In the previous comment’s thread, Anya asked if I’d provide some analysis once the speech was over. I’m going to provide a response and here’s a link to the transcript of his remarks at CSPAN for those at work who couldn’t watch the video.
What Secretary Kerry spoke about today is basically a reiteration of long standing US policy in regard to the Israelis and the Palestinians going back almost fifty years. In doing so it was also a defense of both these longstanding US positions and policies and a defense of the US’s abstention last week at the UN Security Council (UNSC). It is for this reason that Secretary Kerry recounted the almost identical actions taken on a very similarly worded UNSC resolution that the Reagan Administration took in December 1987. In a lot of ways what Secretary Kerry did today was an attempt to set the record straight on how the US has always approached the issue of Israeli settlements. My take is he felt he could wait no longer to do so in light of the official Israeli reaction and response since the US abstention at the UNSC last week.
The Israeli response is, itself, not surprising. And while some of this lack of surprise comes from who Prime Minister Netanyahu is, more of the lack of surprise is that this is how Prime Ministers from the Likud Party have always treated the US, its actions, and US Presidents – regardless of their party. Both Menachem Begin and Yitzhak Shamir made similar types of responses when they were unhappy with Presidents Reagan and Bush (41). In both cases they went around sitting US Presidents and attempted to directly work Congress, the news media, and Jewish American organizations.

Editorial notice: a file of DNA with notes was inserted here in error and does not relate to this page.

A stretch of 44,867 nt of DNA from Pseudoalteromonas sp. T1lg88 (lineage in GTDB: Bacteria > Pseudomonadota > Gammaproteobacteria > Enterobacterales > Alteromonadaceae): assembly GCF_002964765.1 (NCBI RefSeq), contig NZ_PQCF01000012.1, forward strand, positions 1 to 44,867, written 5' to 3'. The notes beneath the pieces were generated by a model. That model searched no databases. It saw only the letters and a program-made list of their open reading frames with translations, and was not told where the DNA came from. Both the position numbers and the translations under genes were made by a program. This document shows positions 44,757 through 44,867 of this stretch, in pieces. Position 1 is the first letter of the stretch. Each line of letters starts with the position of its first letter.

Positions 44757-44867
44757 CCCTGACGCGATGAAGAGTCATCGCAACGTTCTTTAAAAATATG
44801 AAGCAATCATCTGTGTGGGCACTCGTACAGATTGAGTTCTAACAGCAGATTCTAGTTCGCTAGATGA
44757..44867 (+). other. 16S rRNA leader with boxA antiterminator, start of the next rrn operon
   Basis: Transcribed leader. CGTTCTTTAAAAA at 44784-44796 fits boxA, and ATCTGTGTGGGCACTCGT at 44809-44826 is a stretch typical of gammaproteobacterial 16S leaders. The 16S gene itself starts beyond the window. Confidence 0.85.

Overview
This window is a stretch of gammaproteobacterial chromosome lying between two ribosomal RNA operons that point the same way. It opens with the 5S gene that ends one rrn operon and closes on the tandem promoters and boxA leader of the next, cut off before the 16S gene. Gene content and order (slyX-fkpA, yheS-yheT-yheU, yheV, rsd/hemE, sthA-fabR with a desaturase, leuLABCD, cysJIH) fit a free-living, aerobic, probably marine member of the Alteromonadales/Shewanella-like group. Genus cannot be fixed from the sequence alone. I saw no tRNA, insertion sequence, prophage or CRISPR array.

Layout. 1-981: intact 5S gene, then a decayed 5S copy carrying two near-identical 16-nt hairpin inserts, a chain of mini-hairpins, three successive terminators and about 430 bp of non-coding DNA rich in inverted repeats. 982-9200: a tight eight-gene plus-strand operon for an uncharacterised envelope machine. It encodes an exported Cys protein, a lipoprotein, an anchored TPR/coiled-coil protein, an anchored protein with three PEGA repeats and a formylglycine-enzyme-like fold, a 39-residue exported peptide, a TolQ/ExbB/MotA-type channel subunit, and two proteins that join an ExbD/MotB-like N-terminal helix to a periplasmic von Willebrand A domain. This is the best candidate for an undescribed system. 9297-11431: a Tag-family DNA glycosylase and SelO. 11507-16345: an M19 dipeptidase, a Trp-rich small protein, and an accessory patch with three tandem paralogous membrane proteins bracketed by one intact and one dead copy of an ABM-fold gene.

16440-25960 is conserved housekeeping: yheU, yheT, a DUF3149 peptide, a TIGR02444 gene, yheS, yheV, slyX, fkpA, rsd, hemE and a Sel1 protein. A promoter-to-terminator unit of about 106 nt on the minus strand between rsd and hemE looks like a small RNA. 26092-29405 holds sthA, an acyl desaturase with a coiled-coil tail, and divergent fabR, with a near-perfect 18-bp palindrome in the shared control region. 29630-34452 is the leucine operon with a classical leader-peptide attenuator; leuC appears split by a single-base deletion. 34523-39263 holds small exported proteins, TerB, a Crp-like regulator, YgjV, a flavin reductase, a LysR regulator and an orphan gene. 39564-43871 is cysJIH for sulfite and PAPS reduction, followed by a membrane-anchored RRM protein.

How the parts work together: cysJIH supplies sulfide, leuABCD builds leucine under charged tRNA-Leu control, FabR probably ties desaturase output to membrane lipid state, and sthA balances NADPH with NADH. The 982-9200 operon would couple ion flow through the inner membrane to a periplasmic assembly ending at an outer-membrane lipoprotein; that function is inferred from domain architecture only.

Here’s President Reagan’s account of Prime Minister Begin’s actions.
Although I felt that our relationship had gotten off to a good start and that I had Begin’s confidence that we would do whatever it took to ensure the safety of Israel, I learned that almost immediately after he left the White House, Begin went to Capitol Hill and began lobbying very hard against me, the administration, and the AWACS sale – after he had told me he wouldn’t do that.
I didn’t like having representatives of a foreign country – any foreign country – trying to interfere in what I regarded as our domestic political process and the setting of our foreign policy. I told the State Department to let Begin know I didn’t like it and that he was jeopardizing the close relationship or our countries unless he backed off. Privately, I felt he’d broken his word and I was angry about it. Late the following month, we won the AWACS battle when the Senate narrowly defeated a measure that would have blocked the sale, and we achieved our goal of sending a signal to moderate Arabs that we could be evenhanded – even though Israel, in a message apparently dictated by Begin, denounced the administration for anti-Semitism and betrayal.